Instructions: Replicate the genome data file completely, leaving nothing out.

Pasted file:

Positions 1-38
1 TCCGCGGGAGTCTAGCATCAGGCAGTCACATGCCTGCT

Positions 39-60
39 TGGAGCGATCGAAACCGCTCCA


Positions 1-38
1 TCCGCGGGAGTCTAGCATCAGGCAGTCACATGCCTGCT

Positions 39-60
39 TGGAGCGATCGAAACCGCTCCA